Predictably, the 10 schools that have produced the most MacArthur fellows are global elites: Harvard University (72), Princeton University (28), University of California at Berkeley (20), Yale University (19), Cornell University (18), Stanford University (17), Columbia University (15), Brown University (14), University of Chicago (14) and University of Michigan (14). (Radcliffe College, a women’s school that merged with Harvard in 1999, produced 7 fellows.)

But also prominent on the list are such schools as the public City University of New York. In all, 15 recipients were undergraduates at five CUNY colleges. Thirteen recipients were undergraduates at various campuses in the State University of New York system.

Six attended community college, including Phil S. Baran, an organic chemist awarded a fellowship in 2013. He earned an associate’s degree from what was then known as Lake-Sumter Community College in Florida before earning a bachelor’s degree from New York University.

Forty-four fellows graduated from women’s colleges and universities, and 15 graduated from historically black or tribal colleges and universities. Among these fellows was Marian Wright Edelman, an alumna of Spelman College, the historically black liberal arts school for women in Atlanta. Historically black Talladega College in Alabama and Xavier University of Louisiana each produced two MacArthur fellows, matching Georgia Tech and Rice University.

Twenty-three percent of fellows earned undergraduate degrees from public colleges or universities, including seven from the University of Maryland and one from the University of Virginia. Twenty percent graduated from private Ivy League schools.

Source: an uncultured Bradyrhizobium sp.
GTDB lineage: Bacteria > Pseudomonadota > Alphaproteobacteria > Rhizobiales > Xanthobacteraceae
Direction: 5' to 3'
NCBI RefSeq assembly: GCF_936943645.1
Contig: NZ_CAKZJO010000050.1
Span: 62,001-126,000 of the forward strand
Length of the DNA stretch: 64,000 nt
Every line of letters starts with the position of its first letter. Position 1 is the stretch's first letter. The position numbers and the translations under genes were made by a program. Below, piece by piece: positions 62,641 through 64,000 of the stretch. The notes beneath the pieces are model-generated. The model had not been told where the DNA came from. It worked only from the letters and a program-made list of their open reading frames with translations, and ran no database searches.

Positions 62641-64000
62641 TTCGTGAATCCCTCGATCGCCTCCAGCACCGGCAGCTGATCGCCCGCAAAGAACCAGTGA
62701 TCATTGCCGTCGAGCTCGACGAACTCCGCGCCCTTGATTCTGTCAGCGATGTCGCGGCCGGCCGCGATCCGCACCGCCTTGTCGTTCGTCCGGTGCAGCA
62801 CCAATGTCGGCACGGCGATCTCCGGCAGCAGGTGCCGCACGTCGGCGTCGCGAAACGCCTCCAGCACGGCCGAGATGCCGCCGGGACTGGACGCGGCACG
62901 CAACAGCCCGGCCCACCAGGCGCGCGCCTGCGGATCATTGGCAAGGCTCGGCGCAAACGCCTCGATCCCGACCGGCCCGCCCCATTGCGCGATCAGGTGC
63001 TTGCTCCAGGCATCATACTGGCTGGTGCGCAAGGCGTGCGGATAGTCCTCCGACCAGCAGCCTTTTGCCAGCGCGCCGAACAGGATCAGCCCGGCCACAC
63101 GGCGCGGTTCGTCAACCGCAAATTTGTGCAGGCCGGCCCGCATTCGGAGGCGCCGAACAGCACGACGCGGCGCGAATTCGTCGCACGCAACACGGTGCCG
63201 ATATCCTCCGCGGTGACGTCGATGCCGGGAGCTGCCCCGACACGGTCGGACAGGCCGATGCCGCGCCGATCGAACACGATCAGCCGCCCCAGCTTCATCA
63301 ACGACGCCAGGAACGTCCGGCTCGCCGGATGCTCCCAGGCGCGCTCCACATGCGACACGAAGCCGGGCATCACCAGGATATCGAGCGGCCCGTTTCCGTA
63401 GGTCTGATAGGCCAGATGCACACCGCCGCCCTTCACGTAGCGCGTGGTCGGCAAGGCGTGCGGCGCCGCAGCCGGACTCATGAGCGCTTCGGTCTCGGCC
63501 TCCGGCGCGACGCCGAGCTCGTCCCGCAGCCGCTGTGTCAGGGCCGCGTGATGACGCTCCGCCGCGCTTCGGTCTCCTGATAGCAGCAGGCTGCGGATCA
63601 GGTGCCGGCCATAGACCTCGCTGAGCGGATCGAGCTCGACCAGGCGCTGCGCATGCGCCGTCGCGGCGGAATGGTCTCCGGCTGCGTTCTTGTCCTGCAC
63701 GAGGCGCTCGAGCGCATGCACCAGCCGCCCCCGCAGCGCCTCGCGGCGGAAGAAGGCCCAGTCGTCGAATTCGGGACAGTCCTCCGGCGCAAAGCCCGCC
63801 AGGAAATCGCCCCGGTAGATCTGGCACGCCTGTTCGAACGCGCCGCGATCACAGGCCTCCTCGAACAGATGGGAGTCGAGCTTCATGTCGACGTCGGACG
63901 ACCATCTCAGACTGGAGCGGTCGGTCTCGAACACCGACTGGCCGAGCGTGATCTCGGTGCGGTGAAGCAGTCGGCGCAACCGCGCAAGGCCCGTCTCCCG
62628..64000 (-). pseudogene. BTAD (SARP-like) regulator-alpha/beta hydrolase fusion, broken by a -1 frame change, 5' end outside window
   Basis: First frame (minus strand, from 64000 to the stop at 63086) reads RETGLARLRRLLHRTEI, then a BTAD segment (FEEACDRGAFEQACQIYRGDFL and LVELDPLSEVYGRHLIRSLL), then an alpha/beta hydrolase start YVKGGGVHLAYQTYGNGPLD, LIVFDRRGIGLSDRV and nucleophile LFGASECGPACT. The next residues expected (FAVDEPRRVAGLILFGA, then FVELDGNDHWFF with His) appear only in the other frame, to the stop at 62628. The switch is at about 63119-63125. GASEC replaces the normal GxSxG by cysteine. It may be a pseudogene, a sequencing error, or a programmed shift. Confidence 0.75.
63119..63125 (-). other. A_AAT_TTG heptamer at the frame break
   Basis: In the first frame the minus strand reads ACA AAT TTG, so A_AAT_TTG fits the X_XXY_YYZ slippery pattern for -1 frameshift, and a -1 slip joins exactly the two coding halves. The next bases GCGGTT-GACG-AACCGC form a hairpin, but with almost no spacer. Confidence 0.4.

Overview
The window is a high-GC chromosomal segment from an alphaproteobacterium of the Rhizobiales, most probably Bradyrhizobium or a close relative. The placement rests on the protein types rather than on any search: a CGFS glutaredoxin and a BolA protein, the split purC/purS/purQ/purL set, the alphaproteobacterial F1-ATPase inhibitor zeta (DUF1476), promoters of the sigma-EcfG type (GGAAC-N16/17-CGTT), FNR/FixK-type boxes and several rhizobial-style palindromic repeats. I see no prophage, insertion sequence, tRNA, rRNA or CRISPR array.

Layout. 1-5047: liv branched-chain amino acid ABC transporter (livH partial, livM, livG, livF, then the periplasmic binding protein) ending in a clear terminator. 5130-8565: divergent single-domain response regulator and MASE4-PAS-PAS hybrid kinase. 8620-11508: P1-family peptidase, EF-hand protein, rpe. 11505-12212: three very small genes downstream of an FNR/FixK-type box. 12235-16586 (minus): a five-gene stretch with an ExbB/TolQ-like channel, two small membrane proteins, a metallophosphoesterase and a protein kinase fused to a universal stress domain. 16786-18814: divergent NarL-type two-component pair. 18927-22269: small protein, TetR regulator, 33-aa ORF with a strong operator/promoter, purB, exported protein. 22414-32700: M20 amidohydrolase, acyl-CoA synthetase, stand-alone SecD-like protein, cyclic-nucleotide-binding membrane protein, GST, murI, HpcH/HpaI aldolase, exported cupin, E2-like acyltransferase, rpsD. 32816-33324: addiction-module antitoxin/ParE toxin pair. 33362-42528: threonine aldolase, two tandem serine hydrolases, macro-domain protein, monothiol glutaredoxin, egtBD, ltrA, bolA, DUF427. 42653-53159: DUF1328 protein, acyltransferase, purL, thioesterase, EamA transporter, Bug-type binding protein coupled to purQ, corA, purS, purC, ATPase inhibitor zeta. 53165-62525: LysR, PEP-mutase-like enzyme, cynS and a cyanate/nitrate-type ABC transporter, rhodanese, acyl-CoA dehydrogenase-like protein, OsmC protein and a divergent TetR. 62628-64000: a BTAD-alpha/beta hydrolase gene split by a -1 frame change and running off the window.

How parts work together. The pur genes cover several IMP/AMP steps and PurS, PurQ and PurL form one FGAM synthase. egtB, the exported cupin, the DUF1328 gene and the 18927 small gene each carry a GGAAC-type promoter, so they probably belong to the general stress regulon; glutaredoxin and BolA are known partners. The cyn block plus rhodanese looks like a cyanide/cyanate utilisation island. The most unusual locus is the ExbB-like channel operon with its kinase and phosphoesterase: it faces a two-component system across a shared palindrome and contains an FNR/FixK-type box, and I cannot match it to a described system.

Those percentages do not reflect the college-going patterns of the nation. Most post-secondary students attend public colleges and universities, and a tiny fraction are admitted to the Ivy League. That raises the question of whether the MacArthur fellowship selection process favors the elite schools.

The foundation relies on invited experts in various fields to nominate candidates for fellowships, and it uses an independent selection committee to evaluate the candidates. About 20 to 30 fellows are chosen each year. Is the selection system biased?

“There’s certainly an issue I think with any process that is going out and asking influentials to identify what they believe are the most promising, creative, emerging talents out there,” Conrad said. She said the foundation tries to cast a broad net. “I actually was surprised a bit when I looked at the data that there was less evidence of a bias [against public universities] than I expected,” she said. “I expected perhaps a higher percentage from the Ivy League institutions than we actually ended up with.”


Public weighs in on search for new UNC system president | The Citizen-Times

 News clippings compiled by ECU News Services  Comments Off on Public weighs in on search for new UNC system president | The Citizen-Times
May 272015


Julie Ball
May 26, 2015

ASHEVILLE – A university system president who understands the importance of academic freedom.

Someone with strong ties to the state. And someone who can work with a diverse group of constituents.

Those are some of the qualifications speakers at a Tuesday night meeting said they would like to see in a new UNC system president.

Faculty members, former students and others weighed in on what they’d like to see in a new president as the UNC Board of Governors begins the search for a replacement for outgoing president Tom Ross.

UNC Asheville Professor Lothar Dohse urged board members to keep politics out of the decision.